Writing for the web is different than writing for written publications. Brush up your online copywriting skills with these formatting tips from Neil Patel.
The other possibility is that your content is poorly written overall or simply isn’t something your audience cares about. Consider hiring a freelance copywriter or content strategist who can help you revamp your ideas into powerful content that converts.
9. Bad or Obnoxious UX
Are you bombarding people with ads, pop-up surveys, and email subscribe buttons? CTA-heavy features like these may be irresistible to the marketing and sales team, but using too many of them can make a visitor run for the hills.
Is your site confusing to navigate? Perhaps your visitors are looking to explore more, but your blog is missing a search box or the menu items are difficult to click on a smartphone.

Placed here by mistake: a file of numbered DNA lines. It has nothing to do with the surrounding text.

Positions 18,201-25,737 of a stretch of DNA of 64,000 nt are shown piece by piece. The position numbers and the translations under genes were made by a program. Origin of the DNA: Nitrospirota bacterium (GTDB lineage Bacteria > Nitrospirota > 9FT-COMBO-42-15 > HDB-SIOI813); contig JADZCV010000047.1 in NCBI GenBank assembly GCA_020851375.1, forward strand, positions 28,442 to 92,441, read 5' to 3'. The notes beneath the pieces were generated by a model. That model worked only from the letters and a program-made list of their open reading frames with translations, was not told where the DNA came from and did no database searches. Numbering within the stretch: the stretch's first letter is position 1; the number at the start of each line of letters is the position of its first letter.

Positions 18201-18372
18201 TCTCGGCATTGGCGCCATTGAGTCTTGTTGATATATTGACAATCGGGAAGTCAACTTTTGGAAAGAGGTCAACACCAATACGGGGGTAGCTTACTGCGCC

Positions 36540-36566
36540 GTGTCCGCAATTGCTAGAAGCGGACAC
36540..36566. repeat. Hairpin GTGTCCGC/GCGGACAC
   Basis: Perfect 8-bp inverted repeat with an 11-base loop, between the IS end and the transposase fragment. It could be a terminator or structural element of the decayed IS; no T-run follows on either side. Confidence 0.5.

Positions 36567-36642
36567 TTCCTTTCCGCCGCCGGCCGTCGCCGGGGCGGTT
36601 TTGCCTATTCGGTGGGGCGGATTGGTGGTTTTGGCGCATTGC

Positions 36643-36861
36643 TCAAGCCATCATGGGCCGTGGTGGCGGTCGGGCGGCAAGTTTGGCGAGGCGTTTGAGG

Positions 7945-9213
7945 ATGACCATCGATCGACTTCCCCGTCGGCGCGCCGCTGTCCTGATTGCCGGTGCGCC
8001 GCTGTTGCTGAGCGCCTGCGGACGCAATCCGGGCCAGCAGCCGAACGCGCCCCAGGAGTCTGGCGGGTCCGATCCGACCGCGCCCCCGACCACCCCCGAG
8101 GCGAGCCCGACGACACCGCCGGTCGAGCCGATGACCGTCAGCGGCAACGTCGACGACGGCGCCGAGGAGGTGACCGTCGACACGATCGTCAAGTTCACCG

As online marketers, we know our websites in and out. It’s easy to forget that what seems intuitive to us is anything but to our audience. Make sure you’re avoiding these common design mistakes, and have a web or UX designer review the site and let you know if anything pops out to them as problematic.
10. Wonky Google Analytics Setup
Finally, it’s possible that you haven’t properly implemented Google Analytics and added the tracking codes to all the pages on your site. Google explains how to fix that here.
Hopefully, this article has helped you diagnose what’s causing your high bounce rate, and you have a good idea how to fix it. Now get to it!
Written by Amelia Willson